No rough edges here: Eurovision′s Roman Lob | Culture| Arts, music and lifestyle reporting from Germany | DW | 11.05.2012
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No rough edges here: Eurovision's Roman Lob

The album "Changes," by Germany's ESC hopeful Roman Lob, offers 13 songs of pristine production. Lob proves himself to be a talented singer, and the songs are nice, but there's just something missing.

German hip-hop artist and casting show juror Thomas D. said it again and again: His job wasn't just to head the jury that selects Germany's 2012 Eurovision candidate. He also planned to produce an album with the winner. So, for him, the decision was serious. The winner could look forward not just to a performace at Eurovision, but also to the start of a career.

Now, that first step in a career has been taken, with Roman Lob's album "Changes" just finished.

Belting it out

Thomas D.

Thomas D. - mentor and producer for Roman Lob

It was from his grandfather, a church organist in Lob's hometown of Neustadt Wied, that the Eurovision hopeful learned to play a few things on the piano when he was a kid. After piano came the drums, and eventually he discovered his voice singing in a school choir.

His singing is warm, friendly and full of feeling, but he can also belt things out with impressive power and great intonation. During the casting rounds for TV show "Unser Star für Baku" (Our Star for Baku), which selected this year's Eurovision competitor for Germany, Roman Lob was never an outsider or the one with room for improvement.

The young talent's takes on the songs he sang were always spot on, with just the right emotion. It's his authenticity that won him the show's title.

Third time's the charm

Lob tried for years to land a performance on a national casting show. At 16, he made it into the top 20 on "Deutschland sucht den Superstar," another popular TV talent show in Germay. But he was unable to compete due to laryngitis. He decided not to take a free ticket to perform in the next edition of the series, choosing instead to focus on his training as an industrial mechanic.

Roman Lob Changes CD-Cover

Roman Lob's "Changes" hasn't made a dramatic impact on the charts

Music remained a hobby, with Lob singing in various bands. But he found he could not part with his dream of stardom. In 2008, he competed for a place in the casting rounds for Eurovision, but did not make the cut.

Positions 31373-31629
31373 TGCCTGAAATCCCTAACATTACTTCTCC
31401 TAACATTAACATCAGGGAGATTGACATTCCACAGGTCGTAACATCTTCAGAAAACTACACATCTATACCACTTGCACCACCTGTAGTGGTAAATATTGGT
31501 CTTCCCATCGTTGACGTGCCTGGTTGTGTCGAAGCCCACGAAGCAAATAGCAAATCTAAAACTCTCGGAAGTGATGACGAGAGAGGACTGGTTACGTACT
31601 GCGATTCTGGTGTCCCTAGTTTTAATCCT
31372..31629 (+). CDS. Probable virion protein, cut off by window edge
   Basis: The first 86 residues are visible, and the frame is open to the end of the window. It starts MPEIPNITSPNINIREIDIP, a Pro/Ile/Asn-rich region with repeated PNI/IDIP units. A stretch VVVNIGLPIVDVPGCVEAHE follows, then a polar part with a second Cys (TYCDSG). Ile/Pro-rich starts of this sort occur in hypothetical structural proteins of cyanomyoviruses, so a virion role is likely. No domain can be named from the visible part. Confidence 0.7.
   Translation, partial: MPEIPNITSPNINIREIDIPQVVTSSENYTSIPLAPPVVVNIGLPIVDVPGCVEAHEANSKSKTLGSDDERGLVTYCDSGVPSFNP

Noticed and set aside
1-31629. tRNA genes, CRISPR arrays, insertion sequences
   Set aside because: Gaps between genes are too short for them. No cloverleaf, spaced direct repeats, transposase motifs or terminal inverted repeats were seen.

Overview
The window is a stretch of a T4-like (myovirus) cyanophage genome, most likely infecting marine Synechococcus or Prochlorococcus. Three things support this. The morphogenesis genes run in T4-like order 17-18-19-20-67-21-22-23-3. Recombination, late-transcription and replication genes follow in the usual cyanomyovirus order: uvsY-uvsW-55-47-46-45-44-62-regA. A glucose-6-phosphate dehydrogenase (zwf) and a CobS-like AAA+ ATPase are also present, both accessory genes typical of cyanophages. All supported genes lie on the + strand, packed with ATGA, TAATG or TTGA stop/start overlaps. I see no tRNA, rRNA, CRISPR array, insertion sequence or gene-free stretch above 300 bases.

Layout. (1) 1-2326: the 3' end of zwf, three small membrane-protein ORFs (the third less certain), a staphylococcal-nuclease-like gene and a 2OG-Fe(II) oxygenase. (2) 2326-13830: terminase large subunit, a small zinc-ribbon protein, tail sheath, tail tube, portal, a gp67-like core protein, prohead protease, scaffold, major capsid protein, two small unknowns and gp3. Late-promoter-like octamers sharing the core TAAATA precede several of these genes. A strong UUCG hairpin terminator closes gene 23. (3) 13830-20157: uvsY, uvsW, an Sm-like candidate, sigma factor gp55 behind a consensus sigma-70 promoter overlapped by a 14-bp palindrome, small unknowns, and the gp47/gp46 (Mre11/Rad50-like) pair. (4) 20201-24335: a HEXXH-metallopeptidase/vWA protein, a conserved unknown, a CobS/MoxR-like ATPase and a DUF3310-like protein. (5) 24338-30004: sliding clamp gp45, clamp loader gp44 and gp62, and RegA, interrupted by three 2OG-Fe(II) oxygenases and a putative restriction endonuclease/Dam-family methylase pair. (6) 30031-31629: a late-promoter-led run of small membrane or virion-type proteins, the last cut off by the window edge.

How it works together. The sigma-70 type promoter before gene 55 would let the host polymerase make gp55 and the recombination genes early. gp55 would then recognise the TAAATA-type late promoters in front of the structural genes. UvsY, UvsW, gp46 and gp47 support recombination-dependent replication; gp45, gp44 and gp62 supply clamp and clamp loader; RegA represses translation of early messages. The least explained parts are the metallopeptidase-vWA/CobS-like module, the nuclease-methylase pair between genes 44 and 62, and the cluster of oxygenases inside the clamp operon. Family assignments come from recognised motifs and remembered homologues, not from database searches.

Well-crafted tracks

With the era when artists would hole up inside a studio for months to churn out a pop album long over, it took Lob just a few weeks after his casting show win at Thomas D.'s studio in western Germany to put together a completely unobjectionable pop album. One thing is clear: The intent is to appeal to as broad a spectrum of listeners as possible.

There is no question that the album sounds professional and well-crafted, letting Roman Lob's voice easily conquer the repertoire. But there's something missing. Maybe it's the great melody that you can't get out of your head afterward, or maybe it's the lack of risk-taking that would make the songs stand out a bit from the average pop tune.

Roman Lob singing on stage

Roman charmed audiences during casting for Eurovision

Just getting things right is not the stuff of great music - and perhaps the mere four weeks of production are to blame, even if today's studios make the whole process much easier than it once was.

In Lena's shadow

Compared with Germany's last Eurovision winner in 2010, Lena Meyer-Landrut, Roman Lob has more musical talent. There is no doubt that he can sing, and he has shown a knack for winning over audiences with his interpretations. He's the nice boy-next-door, always on the up-and-up with a humble air. His goal seems to be more of creating a home for his future kids than enjoying a life in the spotlight.

His song "Standing Still," co-written by the successful pop-jazz fusion artist Jamie Collum, could take Lob to the top third of the pack in Baku at the Eurovision Song Contest at the end of the month. But there's good reason to doubt that the singer will be able to charm the whole continent.

His album "Changes" has made slow progress in climbing the charts, and Lob himself has said, "Even if it doesn't work out in Baku, you have to be able to say: It's fine, life goes on."

Author: Matthias Klaus / gsw
Editor: Louisa Schaefer

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